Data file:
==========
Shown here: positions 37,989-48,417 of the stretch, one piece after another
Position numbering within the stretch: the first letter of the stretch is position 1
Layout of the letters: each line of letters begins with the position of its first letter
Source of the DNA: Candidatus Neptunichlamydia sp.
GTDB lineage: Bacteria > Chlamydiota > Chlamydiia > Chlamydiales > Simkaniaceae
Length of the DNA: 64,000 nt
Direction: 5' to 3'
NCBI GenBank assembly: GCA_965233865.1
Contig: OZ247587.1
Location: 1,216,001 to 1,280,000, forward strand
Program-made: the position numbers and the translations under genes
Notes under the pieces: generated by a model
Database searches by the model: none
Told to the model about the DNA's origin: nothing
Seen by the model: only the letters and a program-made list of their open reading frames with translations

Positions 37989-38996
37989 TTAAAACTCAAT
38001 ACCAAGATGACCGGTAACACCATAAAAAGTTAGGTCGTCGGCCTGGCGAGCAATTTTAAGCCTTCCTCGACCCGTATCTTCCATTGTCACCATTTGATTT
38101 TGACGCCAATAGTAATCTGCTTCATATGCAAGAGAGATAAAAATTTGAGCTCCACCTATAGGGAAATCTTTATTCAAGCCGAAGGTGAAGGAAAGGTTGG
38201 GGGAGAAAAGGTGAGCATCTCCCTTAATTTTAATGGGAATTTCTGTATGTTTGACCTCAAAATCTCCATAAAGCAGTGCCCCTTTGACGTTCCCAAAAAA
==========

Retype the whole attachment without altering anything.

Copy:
Shown here: positions 37,989-48,417 of the stretch, one piece after another
Position numbering within the stretch: the first letter of the stretch is position 1
Layout of the letters: each line of letters begins with the position of its first letter
Source of the DNA: Candidatus Neptunichlamydia sp.
GTDB lineage: Bacteria > Chlamydiota > Chlamydiia > Chlamydiales > Simkaniaceae
Length of the DNA: 64,000 nt
Direction: 5' to 3'
NCBI GenBank assembly: GCA_965233865.1
Contig: OZ247587.1
Location: 1,216,001 to 1,280,000, forward strand
Program-made: the position numbers and the translations under genes
Notes under the pieces: generated by a model
Database searches by the model: none
Told to the model about the DNA's origin: nothing
Seen by the model: only the letters and a program-made list of their open reading frames with translations

Positions 37989-38996
37989 TTAAAACTCAAT
38001 ACCAAGATGACCGGTAACACCATAAAAAGTTAGGTCGTCGGCCTGGCGAGCAATTTTAAGCCTTCCTCGACCCGTATCTTCCATTGTCACCATTTGATTT
38101 TGACGCCAATAGTAATCTGCTTCATATGCAAGAGAGATAAAAATTTGAGCTCCACCTATAGGGAAATCTTTATTCAAGCCGAAGGTGAAGGAAAGGTTGG
38201 GGGAGAAAAGGTGAGCATCTCCCTTAATTTTAATGGGAATTTCTGTATGTTTGACCTCAAAATCTCCATAAAGCAGTGCCCCTTTGACGTTCCCAAAAAA